Petroleum-based plastics are one of the biggest environmental problems we face. They mostly end up in landfills – or worse, in the oceans and elsewhere in the environment – and they basically don’t decompose over time. Bio-based plastics were invented to help solve the plastic waste crisis. These materials do break down in the environment providing a potential solution to the problem. But it turns out that they can actually make plastic waste management even more challenging.
The problem is that bioplastics look and feel so similar to conventional plastics that they get mixed in with the petroleum-based plastics rather than ending up in composters, where they can break down as designed.
Mixtures of conventional and bioplastics end up in recycling streams where they get shredded and melted down, resulting in materials that are of very poor quality for making functional products. The only solution is to try to separate the different plastics at recycling facilities, which is difficult and expensive to do.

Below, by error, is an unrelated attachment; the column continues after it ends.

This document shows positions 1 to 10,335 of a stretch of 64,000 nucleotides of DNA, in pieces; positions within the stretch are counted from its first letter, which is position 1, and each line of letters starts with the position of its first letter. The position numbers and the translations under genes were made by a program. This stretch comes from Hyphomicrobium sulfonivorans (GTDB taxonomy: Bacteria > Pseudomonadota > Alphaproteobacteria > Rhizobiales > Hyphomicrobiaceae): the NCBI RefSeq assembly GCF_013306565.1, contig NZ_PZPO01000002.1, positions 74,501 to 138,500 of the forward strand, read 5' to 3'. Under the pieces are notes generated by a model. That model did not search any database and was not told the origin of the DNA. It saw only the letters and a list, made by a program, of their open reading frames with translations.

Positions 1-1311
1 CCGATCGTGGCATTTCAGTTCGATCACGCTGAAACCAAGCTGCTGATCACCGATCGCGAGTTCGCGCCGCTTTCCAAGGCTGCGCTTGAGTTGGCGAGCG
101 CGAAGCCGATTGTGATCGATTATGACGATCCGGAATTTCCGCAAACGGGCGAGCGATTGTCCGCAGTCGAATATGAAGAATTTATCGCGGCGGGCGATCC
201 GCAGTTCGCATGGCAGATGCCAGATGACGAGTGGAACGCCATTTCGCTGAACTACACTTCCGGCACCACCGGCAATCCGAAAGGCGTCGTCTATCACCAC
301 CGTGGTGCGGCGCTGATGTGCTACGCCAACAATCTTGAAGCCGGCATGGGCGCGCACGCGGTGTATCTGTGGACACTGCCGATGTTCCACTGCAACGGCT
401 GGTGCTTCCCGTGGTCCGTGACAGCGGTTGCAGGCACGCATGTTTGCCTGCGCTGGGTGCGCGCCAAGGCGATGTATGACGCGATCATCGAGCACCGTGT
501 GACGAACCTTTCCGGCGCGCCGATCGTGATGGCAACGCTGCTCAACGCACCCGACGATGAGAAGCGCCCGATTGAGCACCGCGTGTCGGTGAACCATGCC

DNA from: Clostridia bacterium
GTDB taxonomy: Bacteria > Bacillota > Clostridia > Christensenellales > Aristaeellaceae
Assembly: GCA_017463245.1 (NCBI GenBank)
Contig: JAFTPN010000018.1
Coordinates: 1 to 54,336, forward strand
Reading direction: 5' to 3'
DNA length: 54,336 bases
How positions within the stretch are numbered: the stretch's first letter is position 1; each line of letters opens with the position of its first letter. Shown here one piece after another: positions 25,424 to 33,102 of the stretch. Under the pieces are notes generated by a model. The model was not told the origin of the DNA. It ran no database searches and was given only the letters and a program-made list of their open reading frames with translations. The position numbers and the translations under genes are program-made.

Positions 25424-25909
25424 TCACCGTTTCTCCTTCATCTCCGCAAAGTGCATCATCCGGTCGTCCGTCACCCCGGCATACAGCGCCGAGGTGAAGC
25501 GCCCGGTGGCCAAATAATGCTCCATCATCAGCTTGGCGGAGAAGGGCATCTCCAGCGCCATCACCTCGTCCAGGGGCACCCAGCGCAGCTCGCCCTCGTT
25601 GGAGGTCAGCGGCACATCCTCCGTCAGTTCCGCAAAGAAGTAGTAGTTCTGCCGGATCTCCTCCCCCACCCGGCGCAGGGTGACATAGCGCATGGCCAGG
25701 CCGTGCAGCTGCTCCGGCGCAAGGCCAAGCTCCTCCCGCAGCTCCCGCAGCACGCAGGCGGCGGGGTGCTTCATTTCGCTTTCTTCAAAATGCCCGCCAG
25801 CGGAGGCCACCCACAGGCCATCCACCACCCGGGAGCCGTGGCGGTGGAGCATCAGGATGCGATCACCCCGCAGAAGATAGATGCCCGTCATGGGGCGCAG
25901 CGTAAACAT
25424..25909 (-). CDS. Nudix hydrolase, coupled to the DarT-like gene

Scientists at Lawrence Berkeley National Laboratory, the Joint BioEnergy Institute, and the incubator company X have invented a simple “one pot” process to break down mixtures of different types of plastic using naturally derived salt solutions and specialized microbes and then produce a new type of biodegradable polymer that can be made into fresh commodity products.
The team is experimenting with various catalysts to find the optimum way to break down polymers at the lowest cost and are modeling how their processes can work at the large scales of real-world recycling facilities. Chemical recycling of plastics is a hot topic but has been difficult to make happen economically at the commercial scale.
Photo, posted November 28, 2016, courtesy of Leonard J Matthews via Flickr.